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The Fed may curb expectations of rate cuts

INVESTINGThe Fed may curb expectations of rate cuts

We expect that the Federal Reserve will push back market expectations for immediate monetary policy easing in the US on Wednesday, which should support the dollar in the short term.

The tone of the Fed’s December statements was more dovish than expected. The Fed maintained its interest rates at the unchanged level (5.25-5.50%), however, it was also announced that discussions on their cuts had begun. The December dot plot indicates that – on average – members of the FOMC (Federal Committee for Open Market Operations) expect three cuts in 2024. In response, the market increased the pricing of rate cuts – futures contracts were even pricing in 160 bp for 2024. In our opinion, this change in expectations was too aggressive and the recent repricing in the opposite direction seemed to confirm this thesis.

New data doesn’t make it easier for the Fed

Currently, futures contracts show less than a 50% probability of the easing cycle starting in March and approximately 135 bp cuts by the end of the year. We believe that the strength of recent data from the US, particularly regarding economic growth and the job market, justifies both a later start to cuts and a more gradual pace. Last week’s GDP reading was another positive surprise – the economy grew by 3.3% on an annualized basis in the fourth quarter, significantly above the consensus of 2%. Consumer spending, the heart of the American economy, remains at a very good level, supported by the labor market, which shows at most minor signs of cooling.

Chart 1: Annualized GDP growth in the US (2021 – 2023)


Source: LSEG Datastream Data: January 26, 2024

The December inflation report makes a March cut even less likely. The main measure of price dynamics increased to 3.4%, the base inflation (3.9%) also exceeded the consensus. Core PCE inflation, which is the measure preferred by the Fed, was slightly lower than expected. However, we believe it’s insufficient to consider a rate cut in March again. In the December minutes, the Fed stated that the upside risks to inflation have “diminished”, emphasizing that some risks for persistent inflation remained. These include the enduring strength of the job market, which in our view is probably the biggest obstacle to achieving the Fed’s inflation target.

Chart 2: US CPI inflation (2014 – 2023)


Source: LSEG Datastream Data: January26, 2024

The FOMC has to perform some gymnastics

Given all these, we believe that the Fed at this week’s meeting will push back market expectations for rate cuts. In their most recent comments, the majority of FOMC representatives tried to lower the bets for immediate cuts, and most likely Chairman Jerome Powell will do the same during his press conference on Wednesday.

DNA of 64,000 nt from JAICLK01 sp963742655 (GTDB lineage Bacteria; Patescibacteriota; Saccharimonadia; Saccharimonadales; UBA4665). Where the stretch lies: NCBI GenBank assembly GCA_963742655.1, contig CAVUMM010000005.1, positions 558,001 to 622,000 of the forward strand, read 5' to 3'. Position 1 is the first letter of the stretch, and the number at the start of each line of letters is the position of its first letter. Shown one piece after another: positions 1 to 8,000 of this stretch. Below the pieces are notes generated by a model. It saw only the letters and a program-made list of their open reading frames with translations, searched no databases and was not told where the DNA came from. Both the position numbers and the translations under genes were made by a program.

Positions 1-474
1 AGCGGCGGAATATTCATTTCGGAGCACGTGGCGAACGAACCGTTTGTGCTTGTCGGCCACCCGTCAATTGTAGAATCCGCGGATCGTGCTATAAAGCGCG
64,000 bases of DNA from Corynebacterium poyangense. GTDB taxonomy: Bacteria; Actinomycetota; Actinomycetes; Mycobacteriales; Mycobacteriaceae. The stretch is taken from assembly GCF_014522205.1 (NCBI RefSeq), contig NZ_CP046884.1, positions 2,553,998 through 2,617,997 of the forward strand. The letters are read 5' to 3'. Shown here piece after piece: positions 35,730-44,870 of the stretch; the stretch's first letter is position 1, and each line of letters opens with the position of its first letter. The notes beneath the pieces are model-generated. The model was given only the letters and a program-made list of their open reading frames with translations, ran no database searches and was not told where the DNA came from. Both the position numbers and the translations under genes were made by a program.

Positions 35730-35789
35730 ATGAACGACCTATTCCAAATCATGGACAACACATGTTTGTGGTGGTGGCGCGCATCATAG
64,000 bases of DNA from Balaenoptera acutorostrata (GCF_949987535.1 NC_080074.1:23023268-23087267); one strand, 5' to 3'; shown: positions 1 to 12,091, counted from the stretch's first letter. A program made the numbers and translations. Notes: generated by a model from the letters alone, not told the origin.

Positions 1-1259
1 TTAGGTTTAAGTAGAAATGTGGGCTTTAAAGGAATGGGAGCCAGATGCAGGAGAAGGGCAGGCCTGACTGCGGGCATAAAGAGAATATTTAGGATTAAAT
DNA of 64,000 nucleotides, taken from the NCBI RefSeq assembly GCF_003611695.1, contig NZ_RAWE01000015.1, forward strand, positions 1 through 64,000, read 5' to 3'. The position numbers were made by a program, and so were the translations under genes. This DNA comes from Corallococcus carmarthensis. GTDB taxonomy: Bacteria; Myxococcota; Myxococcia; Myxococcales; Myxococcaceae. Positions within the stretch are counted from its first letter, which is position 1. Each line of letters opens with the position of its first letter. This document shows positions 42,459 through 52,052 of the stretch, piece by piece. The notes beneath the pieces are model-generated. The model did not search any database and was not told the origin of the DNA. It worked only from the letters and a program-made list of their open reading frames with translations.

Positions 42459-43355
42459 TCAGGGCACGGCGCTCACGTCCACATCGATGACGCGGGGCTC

The FOMC has to perform some gymnastics – on one hand, it will want to reassure markets that cuts are coming and at the same time, they will most likely not start in March. It may express this through minor changes in the statement or, more likely, through a straightforward message from Powell during the press conference. The Fed Chairman may indicate that the bank needs more evidence in data before it begins the easing cycle.

We will not learn about the new dot plot or macroeconomic projections this week – the next ones will be published in March.

Dollar sees the chance for strengthening

The US dollar is the best performing G10 currency since the beginning of 2024, which is due to mentioned changes in US interest rates pricing. If Powell and other decision-makers cool down market expectations for a cut in March, the appreciation of the dollar may continue on Wednesday. However, considering how much the bets for cuts have already decreased, the scale of movement will likely be limited.

At the moment, the scenario in which the Fed unambiguously advocates for cuts in March doesn’t seem realistic to us – especially considering the strength of the recent GDP reading and labor market data. However, if the announcement of cuts in March emerges, the dollar would probably experience a strong sell-off. In such a situation, the currency could give up most of the gains made this year.

The signals from the Fed on Wednesday will also be significant for the Polish zloty. The more hawkish the message, the greater the risk that the Polish currency will come under pressure. Striking a more dovish note would have the opposite effect.

The decision on FOMC policy will be announced on Wednesday (January 31) at 20:00, and Chairman Powell’s press conference will begin 30 minutes later.

Author: Matthew Ryan, CFA – Chief Market Analyst at Ebury

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